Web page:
The Public Health Agency has previously predicted that the Delta variant will become the dominant variant in Sweden in the coming months. The spread of the variant is increasing, with more than 1,800 confirmed cases, although the total number of new Covid-19 cases is still falling in Sweden.

Not all countries are seeing falling rates of the virus, however, and in neighbouring Denmark they have been on the increase for almost two weeks, with Delta making up the majority of new cases. The Local’s reporter Isabella Anderson asked Tegnell at the press conference on Monday why the Nordic countries were exempt from the tightened testing guidelines, with no restrictions currently applying to travel from the Nordics.

“These are countries (…) that have very low spread of infection even though it’s increasing, so in this situation we think it is reasonable to exempt these countries from which travel is so extensive that it’s practically very, very difficult to follow this kind of advice. We try to avoid advice that can’t be followed, and considering all the movement of labour across these borders, you can’t practically keep testing like that,” said Tegnell, adding: “That Denmark has very high numbers is probably partly due to the fact that they are testing an enormous lot at the moment, so I don’t think the situation there is at all comparable to what you’re seeing in Spain, the Netherlands, Portugal.”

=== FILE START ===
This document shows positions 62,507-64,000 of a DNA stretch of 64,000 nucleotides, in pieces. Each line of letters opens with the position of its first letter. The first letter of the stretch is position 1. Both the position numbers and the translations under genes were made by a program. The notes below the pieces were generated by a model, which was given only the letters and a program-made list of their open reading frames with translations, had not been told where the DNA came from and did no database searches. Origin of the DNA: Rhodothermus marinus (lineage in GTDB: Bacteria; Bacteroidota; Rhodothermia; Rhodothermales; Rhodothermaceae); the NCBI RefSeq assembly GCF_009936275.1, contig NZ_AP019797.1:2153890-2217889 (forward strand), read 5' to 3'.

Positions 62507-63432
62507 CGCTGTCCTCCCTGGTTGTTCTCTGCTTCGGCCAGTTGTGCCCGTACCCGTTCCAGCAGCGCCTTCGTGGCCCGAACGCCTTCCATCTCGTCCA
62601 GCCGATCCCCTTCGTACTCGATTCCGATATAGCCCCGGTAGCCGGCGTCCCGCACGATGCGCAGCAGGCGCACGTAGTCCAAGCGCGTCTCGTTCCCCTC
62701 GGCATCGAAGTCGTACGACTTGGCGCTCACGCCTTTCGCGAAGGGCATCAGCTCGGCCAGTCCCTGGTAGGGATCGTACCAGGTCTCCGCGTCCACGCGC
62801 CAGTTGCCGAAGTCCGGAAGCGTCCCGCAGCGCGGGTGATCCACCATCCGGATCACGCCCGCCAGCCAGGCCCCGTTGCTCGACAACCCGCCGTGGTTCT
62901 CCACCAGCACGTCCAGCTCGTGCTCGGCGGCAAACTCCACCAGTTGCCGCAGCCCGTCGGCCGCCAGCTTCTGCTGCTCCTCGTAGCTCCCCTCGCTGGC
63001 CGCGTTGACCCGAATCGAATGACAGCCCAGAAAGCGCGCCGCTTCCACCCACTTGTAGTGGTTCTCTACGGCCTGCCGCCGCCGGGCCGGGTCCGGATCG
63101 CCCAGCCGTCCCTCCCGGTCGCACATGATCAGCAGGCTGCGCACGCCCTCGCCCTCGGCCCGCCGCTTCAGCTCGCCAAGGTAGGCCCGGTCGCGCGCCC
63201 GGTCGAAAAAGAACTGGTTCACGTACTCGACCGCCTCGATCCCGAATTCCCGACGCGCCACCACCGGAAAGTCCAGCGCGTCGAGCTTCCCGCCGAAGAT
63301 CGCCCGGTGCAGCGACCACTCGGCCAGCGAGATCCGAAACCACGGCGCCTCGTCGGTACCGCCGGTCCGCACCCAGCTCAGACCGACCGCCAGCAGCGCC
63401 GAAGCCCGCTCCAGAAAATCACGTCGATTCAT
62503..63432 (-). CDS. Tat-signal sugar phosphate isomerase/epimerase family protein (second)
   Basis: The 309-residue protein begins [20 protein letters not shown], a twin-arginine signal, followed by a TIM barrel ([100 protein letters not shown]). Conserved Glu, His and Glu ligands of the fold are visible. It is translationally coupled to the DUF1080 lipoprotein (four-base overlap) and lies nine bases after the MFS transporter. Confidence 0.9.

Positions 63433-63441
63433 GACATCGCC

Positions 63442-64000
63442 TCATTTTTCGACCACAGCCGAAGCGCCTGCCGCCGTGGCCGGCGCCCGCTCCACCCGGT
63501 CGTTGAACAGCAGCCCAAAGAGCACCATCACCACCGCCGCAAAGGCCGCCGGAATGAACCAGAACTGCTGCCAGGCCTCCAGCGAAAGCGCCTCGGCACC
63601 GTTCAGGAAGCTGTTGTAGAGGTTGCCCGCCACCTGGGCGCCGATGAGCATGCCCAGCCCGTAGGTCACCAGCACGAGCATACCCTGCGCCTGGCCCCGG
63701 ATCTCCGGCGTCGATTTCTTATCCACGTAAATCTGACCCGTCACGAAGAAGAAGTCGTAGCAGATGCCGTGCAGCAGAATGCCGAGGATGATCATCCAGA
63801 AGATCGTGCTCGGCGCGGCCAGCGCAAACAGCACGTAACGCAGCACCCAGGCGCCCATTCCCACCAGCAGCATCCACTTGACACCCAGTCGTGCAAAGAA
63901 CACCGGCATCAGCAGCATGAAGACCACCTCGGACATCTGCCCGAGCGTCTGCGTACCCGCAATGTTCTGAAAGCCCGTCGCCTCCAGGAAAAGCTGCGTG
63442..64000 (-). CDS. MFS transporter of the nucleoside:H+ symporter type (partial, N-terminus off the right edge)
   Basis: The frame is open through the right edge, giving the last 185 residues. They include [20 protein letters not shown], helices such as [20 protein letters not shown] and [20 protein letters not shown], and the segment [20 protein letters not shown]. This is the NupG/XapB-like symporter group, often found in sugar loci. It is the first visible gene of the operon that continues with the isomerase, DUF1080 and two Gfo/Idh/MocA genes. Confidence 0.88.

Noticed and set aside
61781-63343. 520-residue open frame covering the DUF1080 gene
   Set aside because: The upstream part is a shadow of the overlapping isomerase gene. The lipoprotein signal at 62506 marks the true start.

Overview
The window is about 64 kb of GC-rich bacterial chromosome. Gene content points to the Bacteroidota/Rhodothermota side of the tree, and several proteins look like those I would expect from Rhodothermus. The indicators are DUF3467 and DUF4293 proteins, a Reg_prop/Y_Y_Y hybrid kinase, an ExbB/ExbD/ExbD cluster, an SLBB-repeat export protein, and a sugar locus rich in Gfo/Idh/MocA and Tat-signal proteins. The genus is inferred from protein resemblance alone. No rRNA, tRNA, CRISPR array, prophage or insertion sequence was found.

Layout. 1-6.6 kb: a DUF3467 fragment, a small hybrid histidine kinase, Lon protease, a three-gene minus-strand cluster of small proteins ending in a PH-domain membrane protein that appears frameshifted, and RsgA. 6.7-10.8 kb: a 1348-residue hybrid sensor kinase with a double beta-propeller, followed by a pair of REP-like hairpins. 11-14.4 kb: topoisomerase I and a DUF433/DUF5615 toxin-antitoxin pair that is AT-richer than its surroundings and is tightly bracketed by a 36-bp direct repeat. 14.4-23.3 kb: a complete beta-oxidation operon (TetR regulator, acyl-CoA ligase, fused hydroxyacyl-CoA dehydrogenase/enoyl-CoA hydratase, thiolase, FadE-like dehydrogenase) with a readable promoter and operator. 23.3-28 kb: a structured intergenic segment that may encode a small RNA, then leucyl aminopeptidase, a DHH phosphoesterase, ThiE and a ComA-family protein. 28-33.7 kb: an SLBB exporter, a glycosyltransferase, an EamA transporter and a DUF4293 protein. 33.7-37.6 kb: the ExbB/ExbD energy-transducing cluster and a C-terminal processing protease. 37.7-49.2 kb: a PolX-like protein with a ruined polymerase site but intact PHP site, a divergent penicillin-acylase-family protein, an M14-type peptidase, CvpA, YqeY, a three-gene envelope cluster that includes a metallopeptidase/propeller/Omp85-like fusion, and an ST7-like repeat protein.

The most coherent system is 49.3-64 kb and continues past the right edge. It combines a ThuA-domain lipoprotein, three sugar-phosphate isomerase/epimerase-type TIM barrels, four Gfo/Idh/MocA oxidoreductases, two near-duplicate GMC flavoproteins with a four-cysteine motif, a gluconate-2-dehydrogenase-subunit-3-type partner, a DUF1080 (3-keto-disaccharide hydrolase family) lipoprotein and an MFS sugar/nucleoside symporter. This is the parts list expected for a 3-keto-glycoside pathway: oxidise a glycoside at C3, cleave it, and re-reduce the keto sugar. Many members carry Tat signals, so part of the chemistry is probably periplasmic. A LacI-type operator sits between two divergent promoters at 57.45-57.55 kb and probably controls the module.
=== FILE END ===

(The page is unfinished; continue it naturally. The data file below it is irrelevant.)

You can listen to The Local’s questions at the press conference (in Swedish) here, from 37:30:

People who have been travelling within the EU and received their first dose at least three weeks before arriving in Sweden or had Covid-19 in the past six months, are exempt from the recommendation. They should however get a coronavirus PCR test if they develop symptoms.

The Public Health Agency also advises travellers to “be careful about who you meet” the week after returning to Sweden, and in particular avoid meeting risk groups. If you are infected you risk spreading the infection at, for example, your workplace and to your closest circle. For that reason, pay very close attention to mild symptoms and keep a physical distance,” the recommendation states.